Cambodia: Improving prison living conditions
Since 1993, the ICRC has been assisting the General Department of Prisons with the renovation of buildings and maintenance of electrical, water and sanitation systems – all with the aim of improving living conditions in Cambodia's detention centres.
For decades much of Cambodia's infrastructure was in a poor state. The country's prisons were no exception. Many had no ventilation, no water and no electricity. "The prison system needed support," said Huy Hoeung, deputy director of the General Department of Prisons (GDP).
The ICRC has recently moved from an emergency approach to a preventive one, focusing on prison infrastructure and providing technical training for prison staff. The aim is to enable the GDP to upgrade and maintain the prisons themselves. So far, the ICRC has conducted two training sessions on basic maintenance, focusing on the kitchens, water and sanitation.
The majority of prisons in Cambodia have power but face challenges related to the operation and maintenance of electrical systems. "Some prisons have no electricity supply and rely on generators, which are expensive to run," explained ICRC engineer Filipa Anacoreta Correia. One member of staff from Tboung Khmum Prison, Kong Samath, described his place of work as being plagued by power cuts. "Until now we have tried to repair the electrics with little understanding of how it worked," he said.
In May and June this year, a two-week electrical training workshop was organized in a collaboration between the ICRC and the GDP. Thirty participants from 27 prisons around Cambodia took part, including three engineers from the Department of Prisons itself.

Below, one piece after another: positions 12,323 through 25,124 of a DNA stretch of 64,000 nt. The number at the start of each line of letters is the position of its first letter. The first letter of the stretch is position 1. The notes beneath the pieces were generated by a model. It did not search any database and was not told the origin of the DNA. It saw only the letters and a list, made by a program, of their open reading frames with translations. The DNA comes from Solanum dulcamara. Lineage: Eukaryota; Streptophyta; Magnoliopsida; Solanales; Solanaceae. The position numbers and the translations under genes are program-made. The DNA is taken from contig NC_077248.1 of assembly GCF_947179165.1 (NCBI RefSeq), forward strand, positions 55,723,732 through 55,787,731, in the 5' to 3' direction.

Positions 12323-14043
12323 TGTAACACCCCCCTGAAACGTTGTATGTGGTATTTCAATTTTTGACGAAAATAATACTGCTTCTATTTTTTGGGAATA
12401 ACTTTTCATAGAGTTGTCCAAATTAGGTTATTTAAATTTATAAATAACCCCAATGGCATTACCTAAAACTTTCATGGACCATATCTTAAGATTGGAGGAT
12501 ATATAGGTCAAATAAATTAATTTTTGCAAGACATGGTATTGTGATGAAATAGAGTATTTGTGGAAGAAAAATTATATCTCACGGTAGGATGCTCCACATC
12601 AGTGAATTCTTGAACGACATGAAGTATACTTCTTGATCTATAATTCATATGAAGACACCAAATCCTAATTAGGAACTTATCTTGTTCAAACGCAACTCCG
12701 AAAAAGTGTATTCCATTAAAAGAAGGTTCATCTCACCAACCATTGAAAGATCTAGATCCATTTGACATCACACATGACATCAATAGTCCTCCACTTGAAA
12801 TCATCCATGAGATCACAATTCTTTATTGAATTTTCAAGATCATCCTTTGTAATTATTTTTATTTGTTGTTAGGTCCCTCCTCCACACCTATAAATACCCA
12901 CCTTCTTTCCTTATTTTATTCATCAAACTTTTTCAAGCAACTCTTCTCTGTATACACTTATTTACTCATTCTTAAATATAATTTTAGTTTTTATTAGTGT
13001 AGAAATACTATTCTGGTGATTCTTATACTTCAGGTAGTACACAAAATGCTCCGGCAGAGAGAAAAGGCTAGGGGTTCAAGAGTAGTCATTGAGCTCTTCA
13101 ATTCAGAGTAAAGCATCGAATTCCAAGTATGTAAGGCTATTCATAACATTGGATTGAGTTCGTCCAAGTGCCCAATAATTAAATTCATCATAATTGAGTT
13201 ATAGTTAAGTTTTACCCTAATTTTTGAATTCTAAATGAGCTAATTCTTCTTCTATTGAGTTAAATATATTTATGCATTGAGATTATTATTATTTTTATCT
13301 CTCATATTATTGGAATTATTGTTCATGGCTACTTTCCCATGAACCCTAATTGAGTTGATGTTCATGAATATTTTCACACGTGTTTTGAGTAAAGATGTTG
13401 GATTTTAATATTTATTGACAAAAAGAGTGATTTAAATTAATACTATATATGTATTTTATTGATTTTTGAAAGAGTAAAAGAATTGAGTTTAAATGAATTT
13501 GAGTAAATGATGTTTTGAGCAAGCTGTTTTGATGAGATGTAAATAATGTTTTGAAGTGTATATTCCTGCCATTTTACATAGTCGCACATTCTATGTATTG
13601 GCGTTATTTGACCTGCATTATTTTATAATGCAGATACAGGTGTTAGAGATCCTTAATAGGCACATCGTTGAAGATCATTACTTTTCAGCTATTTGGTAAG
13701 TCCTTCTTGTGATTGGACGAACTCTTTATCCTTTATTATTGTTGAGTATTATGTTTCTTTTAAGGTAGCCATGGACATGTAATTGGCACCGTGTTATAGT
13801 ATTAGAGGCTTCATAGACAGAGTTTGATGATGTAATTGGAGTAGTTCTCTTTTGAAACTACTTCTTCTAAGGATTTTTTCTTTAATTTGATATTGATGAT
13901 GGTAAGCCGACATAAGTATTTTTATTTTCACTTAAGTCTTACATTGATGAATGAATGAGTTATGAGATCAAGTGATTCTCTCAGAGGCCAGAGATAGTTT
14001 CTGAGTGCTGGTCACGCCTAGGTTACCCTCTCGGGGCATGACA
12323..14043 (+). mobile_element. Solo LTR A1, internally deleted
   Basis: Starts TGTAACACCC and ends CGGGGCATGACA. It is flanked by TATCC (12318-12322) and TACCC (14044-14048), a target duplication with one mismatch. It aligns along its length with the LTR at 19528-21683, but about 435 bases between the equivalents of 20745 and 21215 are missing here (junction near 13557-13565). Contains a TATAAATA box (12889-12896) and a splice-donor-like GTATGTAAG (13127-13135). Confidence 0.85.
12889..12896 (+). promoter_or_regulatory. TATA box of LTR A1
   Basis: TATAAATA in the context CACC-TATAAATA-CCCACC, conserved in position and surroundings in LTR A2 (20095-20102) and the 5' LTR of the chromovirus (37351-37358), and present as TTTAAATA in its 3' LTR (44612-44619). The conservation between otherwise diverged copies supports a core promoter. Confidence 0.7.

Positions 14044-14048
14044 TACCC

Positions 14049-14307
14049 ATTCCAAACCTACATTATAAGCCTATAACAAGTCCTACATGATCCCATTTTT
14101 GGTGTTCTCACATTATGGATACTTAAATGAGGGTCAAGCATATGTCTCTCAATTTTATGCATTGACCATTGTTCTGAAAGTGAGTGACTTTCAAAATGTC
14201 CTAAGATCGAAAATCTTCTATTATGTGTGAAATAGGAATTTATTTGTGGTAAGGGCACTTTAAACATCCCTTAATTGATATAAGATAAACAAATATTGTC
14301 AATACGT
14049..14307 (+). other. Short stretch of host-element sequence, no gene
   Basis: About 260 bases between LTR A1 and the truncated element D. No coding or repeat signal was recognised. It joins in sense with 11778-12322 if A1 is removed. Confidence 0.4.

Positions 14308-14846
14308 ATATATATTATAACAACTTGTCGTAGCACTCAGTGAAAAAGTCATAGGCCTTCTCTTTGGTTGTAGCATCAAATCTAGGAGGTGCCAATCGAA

The sessions focused on improving the participants' technical skills to enable them to repair, upgrade and maintain the electrical systems. In turn, prison staff will train detainees so they too can fix minor electrical problems. One staff member, Unpiseth, found the course invaluable: "I can now teach the detainees and help them to work on the electricity system, and when they are released they can use their new skills for life."
Although the training sessions have been a great success for both staff and inmates, further support is needed. As Prak Vuthy, one of the electrical instructors, said: "There is still a lack of understanding when it comes to safety."
Filipa Anacoreta Correia said: "The ICRC wants to continue this type of technical training workshop since it is part of our strategy in terms of capacity building." Plans for the next course will be discussed and agreed with the GDP.
The ICRC is also providing training and support for GDP engineers at the central level. "It's ongoing work," said Filipa, "with joint field trips to assess prison needs and close collaboration in project design."
The design work is led by GDP engineers with support from the ICRC. "This is key to sustainability," said the ICRC's Nop Sothy. "We hope we can continue the support until the GDP engineers can work by themselves."